Friday, March 25, 2011

The Triangle Factory Fire

100 years ago today, the Triangle Shirtwaist Factory caught fire, killing over 140 young women. Most of the victims were recent immigrant Jewish and Italian women aged sixteen to twenty-three. It is one of the America's landmark disasters. And we should remember those who died.

It happened in New York's famed garment district, which in those days employed women and girls as young as 10 years old...or even younger...for 9 to 12 hour, 6 day shifts.

"On Saturday, March 25, 1911, at 4:45 p.m., near quitting time, a fire broke out on the Triangle Waist Company building's eighth and ninth floors. Factory foremen had locked the exit doors to keep union organizers out and keep workers from taking breaks and stealing scraps of fabric. Other doors only opened inward and were blocked by the stampede of workers struggling to escape. The ladders of the city's fire engines could not reach high enough to save the employees.

As a result, workers burned or jumped to their deaths.

On April 6, 30,000 New Yorkers marched -- and hundreds of thousands more lined the march's route -- to memorialize the fire's victims."

Louis Waldman, later a New York Socialist state assemblyman, described the scene years later:

"A few blocks away, the Asch Building at the corner of Washington Place and Greene Street was ablaze. When we arrived at the scene, the police had thrown up a cordon around the area and the firemen were helplessly fighting the blaze. The eighth, ninth, and tenth stories of the building were now an enormous roaring cornice of flames.

Word had spread through the East Side, by some magic of terror, that the plant of the Triangle Waist Company was on fire and that several hundred workers were trapped. Horrified and helpless, the crowds — I among them — looked up at the burning building, saw girl after girl appear at the reddened windows, pause for a terrified moment, and then leap to the pavement below, to land as mangled, bloody pulp. This went on for what seemed a ghastly eternity. Occasionally a girl who had hesitated too long was licked by pursuing flames and, screaming with clothing and hair ablaze, plunged like a living torch to the street. Life nets held by the firemen were torn by the impact of the falling bodies.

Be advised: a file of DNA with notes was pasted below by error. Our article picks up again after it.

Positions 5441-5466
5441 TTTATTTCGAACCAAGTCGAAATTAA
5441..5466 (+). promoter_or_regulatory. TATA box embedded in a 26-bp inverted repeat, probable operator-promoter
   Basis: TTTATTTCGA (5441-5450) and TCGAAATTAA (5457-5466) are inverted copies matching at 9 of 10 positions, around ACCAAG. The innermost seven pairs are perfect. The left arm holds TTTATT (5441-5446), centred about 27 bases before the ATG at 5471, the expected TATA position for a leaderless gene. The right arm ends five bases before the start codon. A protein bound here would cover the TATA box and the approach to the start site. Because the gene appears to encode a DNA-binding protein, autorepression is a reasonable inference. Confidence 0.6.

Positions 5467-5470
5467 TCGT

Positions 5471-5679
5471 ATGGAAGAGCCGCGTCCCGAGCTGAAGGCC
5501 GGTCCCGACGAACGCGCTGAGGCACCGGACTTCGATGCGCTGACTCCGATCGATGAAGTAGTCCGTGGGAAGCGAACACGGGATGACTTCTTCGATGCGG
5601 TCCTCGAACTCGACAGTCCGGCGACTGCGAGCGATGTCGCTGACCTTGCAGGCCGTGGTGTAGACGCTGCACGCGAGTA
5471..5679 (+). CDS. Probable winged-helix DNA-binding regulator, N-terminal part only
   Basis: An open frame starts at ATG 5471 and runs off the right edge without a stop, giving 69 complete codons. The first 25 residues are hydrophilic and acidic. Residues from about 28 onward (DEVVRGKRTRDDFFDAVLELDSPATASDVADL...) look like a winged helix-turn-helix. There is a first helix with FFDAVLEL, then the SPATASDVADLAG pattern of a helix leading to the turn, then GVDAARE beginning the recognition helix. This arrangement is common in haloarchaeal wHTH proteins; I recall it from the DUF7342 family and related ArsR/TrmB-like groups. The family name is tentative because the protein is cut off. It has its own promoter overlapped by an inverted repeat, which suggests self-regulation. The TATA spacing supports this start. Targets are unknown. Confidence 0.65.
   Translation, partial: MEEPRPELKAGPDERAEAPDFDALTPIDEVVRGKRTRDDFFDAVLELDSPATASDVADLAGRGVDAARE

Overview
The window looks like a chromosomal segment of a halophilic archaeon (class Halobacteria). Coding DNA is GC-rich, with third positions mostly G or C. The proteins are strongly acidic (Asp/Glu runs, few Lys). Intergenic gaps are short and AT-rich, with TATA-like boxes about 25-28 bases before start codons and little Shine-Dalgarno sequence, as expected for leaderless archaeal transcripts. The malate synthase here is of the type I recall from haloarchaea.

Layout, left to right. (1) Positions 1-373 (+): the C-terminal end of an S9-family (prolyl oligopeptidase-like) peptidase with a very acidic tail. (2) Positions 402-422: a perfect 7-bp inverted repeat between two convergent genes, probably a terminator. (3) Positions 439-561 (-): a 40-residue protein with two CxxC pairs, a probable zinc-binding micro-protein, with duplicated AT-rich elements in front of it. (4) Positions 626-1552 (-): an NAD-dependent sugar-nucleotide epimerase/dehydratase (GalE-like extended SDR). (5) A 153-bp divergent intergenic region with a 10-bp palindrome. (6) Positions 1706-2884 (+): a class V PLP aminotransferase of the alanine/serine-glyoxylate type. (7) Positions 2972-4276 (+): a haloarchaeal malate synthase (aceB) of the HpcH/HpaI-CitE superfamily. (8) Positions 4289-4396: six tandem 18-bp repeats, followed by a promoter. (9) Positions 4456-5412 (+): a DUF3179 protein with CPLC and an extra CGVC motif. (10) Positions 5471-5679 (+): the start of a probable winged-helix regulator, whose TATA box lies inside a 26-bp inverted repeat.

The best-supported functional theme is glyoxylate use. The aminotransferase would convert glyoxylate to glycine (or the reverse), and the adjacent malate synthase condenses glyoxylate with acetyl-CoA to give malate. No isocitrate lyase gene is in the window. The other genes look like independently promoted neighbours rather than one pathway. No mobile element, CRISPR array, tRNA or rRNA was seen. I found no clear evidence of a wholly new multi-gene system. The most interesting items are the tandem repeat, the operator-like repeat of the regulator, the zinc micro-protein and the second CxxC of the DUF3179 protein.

The emotions of the crowd were indescribable. Women were hysterical, scores fainted; men wept as, in paroxysms of frenzy, they hurled themselves against the police lines."

It was outrageous and dangerous conditions that led to these tragic deaths. The overworked girls were kept in ridiculously cramped spaces and in those days there was no OSHA to secure better and safer environments.

New Yorkers and indeed all of America were saddened and horrified by what happened. Those girls did not die in vain though because as a result of that tragedy, people of all walks rallied for change in workplaces everywhere.

"The fire led to legislation requiring improved factory safety standards and helped spur the growth of the International Ladies' Garment Workers' Union, which fought for better working conditions for sweatshop workers. As a result of the fire, the American Society of Safety Engineers was founded in New York City on October 14, 1911."

CNN Article

HuffPost Blog on whether conditions are any safer.

Rabbi Levine's Blog on Remembering the Fire

GREAT article on the history and lessons learned from the fire.

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